Apham’s body shook. His voice was heavy as he said, “I had to. I told him everything. I thought he would get mad, he would insult me, probably even disown me, but he just focused on our marriage. He said he suspected it and when he tried to investigate, he found nothing about both of us but found out about the other men she was seeing. He no longer cares for the marriage.”
“Oh, honey.” Ijeoma wrapped her hands around him and patted his back gently. “We will get over this, don’t worry. We won’t let her succeed.”
“Dad is calling one of his classmates. He’s a pastor and he has experience with this type of matter.”
“A pastor?” Ijeoma was skeptic, remembering the two pastors she had given huge amounts of money to after her second miscarriage.
“No, don’t worry. Dad is certain about this one. He wouldn’t call a crook at this critical stage. Anything that happens can result in something worse. I don’t want to take any chances.” His voice was firm.
Ijeoma nodded. She had known that after the third accident, there would be barely any opportunity to give birth to her child. A lump caught in her throat and once again the tears flowed down her eyes.
“Babe?” Apham bundled her into his arms. A single tear rolled down his eyes as he listened to her broken sobs. This was what they had been reduced to—sitting on a hospital bed, crying in each other arms. Though he would have it no other way. He wished he had not cooked them this elaborate pot of troubles. He wished he had been able to keep his trousers zipped, his hands to himself. If he had, there was no way Angela would become obsessed with him, obsessed to the extent that she went as far as cursing his wife to a cycle of accidents and miscarriages.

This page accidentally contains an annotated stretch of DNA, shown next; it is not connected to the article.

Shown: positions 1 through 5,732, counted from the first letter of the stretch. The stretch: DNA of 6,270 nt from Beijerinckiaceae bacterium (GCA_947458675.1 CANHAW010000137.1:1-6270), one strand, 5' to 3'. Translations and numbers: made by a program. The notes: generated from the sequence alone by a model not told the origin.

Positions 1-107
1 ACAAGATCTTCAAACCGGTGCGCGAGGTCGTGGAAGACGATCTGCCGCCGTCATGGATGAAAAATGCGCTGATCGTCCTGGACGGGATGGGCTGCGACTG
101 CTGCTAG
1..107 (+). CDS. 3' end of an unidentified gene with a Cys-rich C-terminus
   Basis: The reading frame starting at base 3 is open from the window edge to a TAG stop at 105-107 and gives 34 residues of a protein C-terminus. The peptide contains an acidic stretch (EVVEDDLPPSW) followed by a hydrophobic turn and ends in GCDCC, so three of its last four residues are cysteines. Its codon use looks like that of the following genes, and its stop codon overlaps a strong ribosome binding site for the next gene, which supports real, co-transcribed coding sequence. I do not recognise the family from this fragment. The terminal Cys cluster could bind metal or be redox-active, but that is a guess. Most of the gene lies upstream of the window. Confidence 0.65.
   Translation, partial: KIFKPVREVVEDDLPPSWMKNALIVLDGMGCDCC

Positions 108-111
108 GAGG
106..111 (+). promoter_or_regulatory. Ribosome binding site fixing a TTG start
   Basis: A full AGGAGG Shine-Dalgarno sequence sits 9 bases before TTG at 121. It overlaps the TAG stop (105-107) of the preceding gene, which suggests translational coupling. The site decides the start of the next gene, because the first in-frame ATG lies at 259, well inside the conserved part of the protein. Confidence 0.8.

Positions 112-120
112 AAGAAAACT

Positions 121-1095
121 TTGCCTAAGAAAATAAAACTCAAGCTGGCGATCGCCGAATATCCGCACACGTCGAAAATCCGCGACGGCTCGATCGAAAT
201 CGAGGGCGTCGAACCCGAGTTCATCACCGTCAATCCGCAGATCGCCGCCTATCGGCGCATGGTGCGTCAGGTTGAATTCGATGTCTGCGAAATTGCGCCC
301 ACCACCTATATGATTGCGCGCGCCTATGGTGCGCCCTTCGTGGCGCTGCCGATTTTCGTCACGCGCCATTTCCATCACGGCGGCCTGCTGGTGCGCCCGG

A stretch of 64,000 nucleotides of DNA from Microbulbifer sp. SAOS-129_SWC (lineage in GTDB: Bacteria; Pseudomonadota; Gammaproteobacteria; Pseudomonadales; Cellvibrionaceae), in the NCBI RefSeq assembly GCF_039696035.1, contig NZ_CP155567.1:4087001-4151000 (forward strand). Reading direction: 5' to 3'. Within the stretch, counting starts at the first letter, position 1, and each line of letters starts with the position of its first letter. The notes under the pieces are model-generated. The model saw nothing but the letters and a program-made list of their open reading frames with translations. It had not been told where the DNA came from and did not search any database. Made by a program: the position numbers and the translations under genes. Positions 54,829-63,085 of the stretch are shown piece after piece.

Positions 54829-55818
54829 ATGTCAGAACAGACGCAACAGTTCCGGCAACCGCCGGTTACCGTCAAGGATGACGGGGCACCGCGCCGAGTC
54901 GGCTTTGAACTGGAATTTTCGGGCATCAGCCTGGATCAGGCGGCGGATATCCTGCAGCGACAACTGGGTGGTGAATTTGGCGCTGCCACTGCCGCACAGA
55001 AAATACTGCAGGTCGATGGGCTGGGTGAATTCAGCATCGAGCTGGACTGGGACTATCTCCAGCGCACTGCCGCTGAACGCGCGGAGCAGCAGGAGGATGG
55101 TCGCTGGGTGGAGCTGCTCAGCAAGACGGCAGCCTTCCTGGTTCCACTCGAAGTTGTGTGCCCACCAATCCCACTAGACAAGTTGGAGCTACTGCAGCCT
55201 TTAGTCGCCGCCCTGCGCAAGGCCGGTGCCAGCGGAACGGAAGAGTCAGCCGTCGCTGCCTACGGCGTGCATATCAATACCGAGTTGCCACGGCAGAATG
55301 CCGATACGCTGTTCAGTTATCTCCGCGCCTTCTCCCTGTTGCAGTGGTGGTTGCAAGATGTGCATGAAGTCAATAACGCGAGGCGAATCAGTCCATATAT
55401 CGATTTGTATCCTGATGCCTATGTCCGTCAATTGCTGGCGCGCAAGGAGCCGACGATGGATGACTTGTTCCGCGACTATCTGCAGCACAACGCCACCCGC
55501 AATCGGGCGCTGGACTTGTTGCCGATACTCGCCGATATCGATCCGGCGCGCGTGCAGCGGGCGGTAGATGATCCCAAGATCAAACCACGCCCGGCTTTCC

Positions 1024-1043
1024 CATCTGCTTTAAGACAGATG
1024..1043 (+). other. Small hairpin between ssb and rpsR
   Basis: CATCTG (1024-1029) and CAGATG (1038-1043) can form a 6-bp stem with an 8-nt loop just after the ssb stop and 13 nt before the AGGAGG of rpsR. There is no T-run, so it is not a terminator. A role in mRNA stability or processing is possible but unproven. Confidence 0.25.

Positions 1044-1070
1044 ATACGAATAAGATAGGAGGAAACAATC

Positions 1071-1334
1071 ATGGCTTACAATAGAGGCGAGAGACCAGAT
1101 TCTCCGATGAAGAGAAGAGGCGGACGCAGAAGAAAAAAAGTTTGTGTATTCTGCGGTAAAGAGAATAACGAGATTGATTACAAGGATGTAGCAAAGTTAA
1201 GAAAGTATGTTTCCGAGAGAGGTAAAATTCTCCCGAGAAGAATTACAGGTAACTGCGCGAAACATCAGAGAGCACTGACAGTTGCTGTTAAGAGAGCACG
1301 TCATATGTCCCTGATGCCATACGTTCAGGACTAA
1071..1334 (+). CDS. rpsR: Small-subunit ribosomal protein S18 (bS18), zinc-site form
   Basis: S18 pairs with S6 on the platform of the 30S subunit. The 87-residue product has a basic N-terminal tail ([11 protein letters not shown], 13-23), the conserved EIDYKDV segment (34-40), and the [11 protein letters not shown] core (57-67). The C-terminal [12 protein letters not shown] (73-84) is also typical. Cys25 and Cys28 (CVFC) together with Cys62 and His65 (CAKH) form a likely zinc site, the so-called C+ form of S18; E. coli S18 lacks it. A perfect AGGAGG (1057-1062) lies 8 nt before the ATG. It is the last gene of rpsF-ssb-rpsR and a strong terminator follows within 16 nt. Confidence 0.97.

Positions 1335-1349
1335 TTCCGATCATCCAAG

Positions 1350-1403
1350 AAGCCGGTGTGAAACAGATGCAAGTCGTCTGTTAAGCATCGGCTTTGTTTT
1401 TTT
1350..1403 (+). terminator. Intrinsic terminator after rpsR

The first accident had been just that to them, an accident. A trailer was speeding in her direction and she had to swerve to avoid crashing into it and in the end, ran into a car that was parked by the side of the road. It had been a small accident as the cars behind her were able to pull their brakes before any more damage could be done. She lost the baby, bleeding into the gray leather seat of her car.
It was the second accident that told them that it was not just an accident that led to a miscarriage. It was a scenario frighteningly similar to that of the first. The damage remained the same, her car was barely scratched but she still lost her pregnancy. That was when they visited the two pastors. At least, one told them that someone had planted a curse against her. But they were unable to get to the root of the matter.
When she got pregnant with their third baby, they attended a vigil service. They underwent fasting and serious prayers. He employed a driver to take her where she wanted and she quit from work to remain at home for the duration of the pregnancy. She only left the house for her ante-natal care. It was when she was returning from the hospital that the accident had happened. It was more serious than the previous two. The driver had no injury, yet she had a severe concussion and again lost her child.